Tablet (confectionery)

Tablet (taiblet in Scots[1][2][3]) is a medium-hard, sugary confection from Scotland. Tablet is usually made from sugar, condensed milk, and butter, which is boiled to a soft-ball stage and allowed to crystallise. It is often flavoured with vanilla and sometimes has nut pieces in it.[2][4]

Tablet
Butter tablet.JPG
TypeConfectionery
Place of originScotland
Main ingredientsButter, sugar, condensed milk

Tablet differs from fudge in that it has a brittle, grainy texture, where fudge is much softer. Well-made tablet is a medium-hard confection, not as soft as fudge, but not as hard as hard candy.

Commercially available tablet often uses fondant instead of the milk products. This produces a slightly less granular texture compared to the traditional home-made tablet, and is supposedly easier to prepare on a commercial scale.[citation needed]

HistoryEdit

According to The Scots Kitchen p. 304 by F. Marian McNeill, tablet is first noted in The Household Book of Lady Grisell Baillie in the early 18th century.[5] The traditional recipe uses just sugar and cream. More modern recipes substitute condensed milk and butter for the cream, as it has a tendency to burn when boiled.

NamesEdit

Tablet is sometimes referred to as Swiss Milk tablet (Swiss Milk being a term used by some for condensed milk)[6][7][8] or butter tablet.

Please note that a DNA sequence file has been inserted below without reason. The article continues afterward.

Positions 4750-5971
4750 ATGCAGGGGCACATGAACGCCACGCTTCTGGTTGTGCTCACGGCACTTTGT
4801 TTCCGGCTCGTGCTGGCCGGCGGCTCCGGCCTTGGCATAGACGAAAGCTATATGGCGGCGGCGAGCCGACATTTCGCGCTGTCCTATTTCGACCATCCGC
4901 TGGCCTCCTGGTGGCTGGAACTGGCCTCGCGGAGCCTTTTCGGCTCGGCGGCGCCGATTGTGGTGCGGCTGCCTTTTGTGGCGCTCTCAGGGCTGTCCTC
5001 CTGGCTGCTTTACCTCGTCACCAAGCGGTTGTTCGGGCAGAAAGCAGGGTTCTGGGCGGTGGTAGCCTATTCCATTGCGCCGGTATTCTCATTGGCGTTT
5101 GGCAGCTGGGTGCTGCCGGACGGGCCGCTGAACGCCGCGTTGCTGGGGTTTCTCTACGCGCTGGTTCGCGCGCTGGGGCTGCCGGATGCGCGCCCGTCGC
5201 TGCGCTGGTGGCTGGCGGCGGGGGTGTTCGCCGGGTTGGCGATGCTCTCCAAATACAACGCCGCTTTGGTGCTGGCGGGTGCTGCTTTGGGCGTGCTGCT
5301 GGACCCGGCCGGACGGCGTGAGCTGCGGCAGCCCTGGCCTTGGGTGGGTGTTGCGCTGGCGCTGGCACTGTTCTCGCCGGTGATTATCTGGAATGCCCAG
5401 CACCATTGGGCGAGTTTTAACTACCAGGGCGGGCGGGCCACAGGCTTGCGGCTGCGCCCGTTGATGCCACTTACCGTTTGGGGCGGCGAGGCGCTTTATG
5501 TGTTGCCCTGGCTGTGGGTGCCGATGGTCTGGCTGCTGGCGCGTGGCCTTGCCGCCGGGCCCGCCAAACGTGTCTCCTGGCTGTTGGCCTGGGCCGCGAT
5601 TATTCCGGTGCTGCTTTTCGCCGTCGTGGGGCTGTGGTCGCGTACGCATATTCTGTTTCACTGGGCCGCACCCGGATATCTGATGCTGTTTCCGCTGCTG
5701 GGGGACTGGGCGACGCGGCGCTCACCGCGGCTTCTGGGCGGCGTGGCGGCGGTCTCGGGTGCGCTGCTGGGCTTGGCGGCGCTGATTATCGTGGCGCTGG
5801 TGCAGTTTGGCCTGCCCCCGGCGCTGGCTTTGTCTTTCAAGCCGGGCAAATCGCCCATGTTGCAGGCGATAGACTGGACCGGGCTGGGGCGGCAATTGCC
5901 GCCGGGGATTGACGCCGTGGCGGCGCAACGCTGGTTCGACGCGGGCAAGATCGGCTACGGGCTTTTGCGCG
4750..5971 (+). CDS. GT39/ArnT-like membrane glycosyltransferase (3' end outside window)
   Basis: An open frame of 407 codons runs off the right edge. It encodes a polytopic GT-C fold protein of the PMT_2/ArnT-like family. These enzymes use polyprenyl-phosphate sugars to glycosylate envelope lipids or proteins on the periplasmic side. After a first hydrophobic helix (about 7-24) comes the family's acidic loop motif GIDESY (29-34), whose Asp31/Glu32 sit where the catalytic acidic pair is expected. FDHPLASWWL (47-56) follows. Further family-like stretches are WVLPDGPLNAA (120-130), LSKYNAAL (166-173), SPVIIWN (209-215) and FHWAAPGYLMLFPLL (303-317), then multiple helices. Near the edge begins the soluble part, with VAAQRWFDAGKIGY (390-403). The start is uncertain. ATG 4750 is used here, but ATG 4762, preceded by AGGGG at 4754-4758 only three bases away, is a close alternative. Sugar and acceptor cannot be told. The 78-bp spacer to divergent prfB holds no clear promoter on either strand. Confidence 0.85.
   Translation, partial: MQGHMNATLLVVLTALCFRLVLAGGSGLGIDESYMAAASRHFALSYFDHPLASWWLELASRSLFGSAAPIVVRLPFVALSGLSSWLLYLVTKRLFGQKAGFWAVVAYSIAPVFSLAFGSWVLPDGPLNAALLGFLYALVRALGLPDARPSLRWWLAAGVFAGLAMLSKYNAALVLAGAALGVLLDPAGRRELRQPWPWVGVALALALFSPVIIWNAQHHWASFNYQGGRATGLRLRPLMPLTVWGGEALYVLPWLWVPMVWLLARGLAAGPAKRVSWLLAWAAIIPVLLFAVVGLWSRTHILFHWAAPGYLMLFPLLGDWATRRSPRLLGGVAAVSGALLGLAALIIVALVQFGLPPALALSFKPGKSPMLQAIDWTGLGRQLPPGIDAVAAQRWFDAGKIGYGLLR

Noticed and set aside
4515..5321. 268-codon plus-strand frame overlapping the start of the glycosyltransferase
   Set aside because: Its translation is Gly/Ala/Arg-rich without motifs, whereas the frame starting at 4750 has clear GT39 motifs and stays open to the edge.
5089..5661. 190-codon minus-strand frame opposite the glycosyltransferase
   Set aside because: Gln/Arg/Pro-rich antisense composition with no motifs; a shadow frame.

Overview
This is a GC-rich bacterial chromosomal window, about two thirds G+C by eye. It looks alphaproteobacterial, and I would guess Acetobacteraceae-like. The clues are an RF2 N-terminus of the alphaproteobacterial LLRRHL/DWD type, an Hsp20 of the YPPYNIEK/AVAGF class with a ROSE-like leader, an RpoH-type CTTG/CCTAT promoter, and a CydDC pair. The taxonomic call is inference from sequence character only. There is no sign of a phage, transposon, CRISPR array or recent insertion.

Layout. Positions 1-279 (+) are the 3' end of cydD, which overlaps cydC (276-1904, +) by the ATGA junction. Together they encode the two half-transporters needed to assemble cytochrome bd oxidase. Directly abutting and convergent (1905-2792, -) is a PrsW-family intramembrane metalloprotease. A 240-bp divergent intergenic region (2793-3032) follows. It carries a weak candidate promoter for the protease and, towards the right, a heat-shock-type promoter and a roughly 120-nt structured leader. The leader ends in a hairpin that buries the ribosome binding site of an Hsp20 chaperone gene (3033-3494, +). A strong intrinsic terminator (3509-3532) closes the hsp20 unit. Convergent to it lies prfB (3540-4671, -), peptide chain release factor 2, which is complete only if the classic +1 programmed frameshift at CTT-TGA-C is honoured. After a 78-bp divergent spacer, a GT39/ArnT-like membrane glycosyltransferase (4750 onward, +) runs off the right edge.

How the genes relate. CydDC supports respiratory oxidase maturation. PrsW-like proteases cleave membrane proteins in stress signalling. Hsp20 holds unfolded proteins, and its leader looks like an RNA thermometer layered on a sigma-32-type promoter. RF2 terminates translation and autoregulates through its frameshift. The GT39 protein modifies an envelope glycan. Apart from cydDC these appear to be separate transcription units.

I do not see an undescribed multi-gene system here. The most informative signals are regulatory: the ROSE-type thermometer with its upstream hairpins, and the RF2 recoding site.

Similar confectionsEdit

 
Sucre à la crème

Tablet is almost identical to French Canadian sucre à la crème.[citation needed] It is also reportedly similar to South American tableta de leche.[citation needed] Another close relative can be found in the Netherlands called borstplaat, eaten during the time that Sinterklaas is celebrated.[citation needed]

See alsoEdit

ReferencesEdit

  1. ^ Rennie, Susan (ed.). "Dictionary of the Scots Language (DSL)". Retrieved 27 May 2009.
  2. ^ a b Bell, John Joy (1903). Wee Macgreegor. pp. 8–9. ISBN 9780559576188.
  3. ^ "Full text of "The household book of Lady Grisell Baillie, 1692-1733"". Retrieved 31 January 2016.
  4. ^ "Scottish Tablet Company". Retrieved 12 March 2011.
  5. ^ The Scots Kitchen. Paperback: 259 pages Mercat Press; New Ed edition (25 October 2004) ISBN 1-84183-070-4
  6. ^ S.W.R.I. (1977). S.W.R.I. Jubilee Cookery Book. Edinburgh: Scottish Women's Rural Institutes; Reprint of 8th Edition (1968), p180
  7. ^ David Thomson, IT Department and Community Information, Central Library, The Wellgate, Dundee, DD1 1DB, 01382 431525 (1 February 2011). "Swiss Milk Tablet 1935 | Bygone News". Bygone.dundeecity.gov.uk. Retrieved 5 June 2013.{{cite web}}: CS1 maint: multiple names: authors list (link)
  8. ^ "Tablet | VisitScotland Food and Drink". Eatscotland.visitscotland.com. Retrieved 5 June 2013.

External linksEdit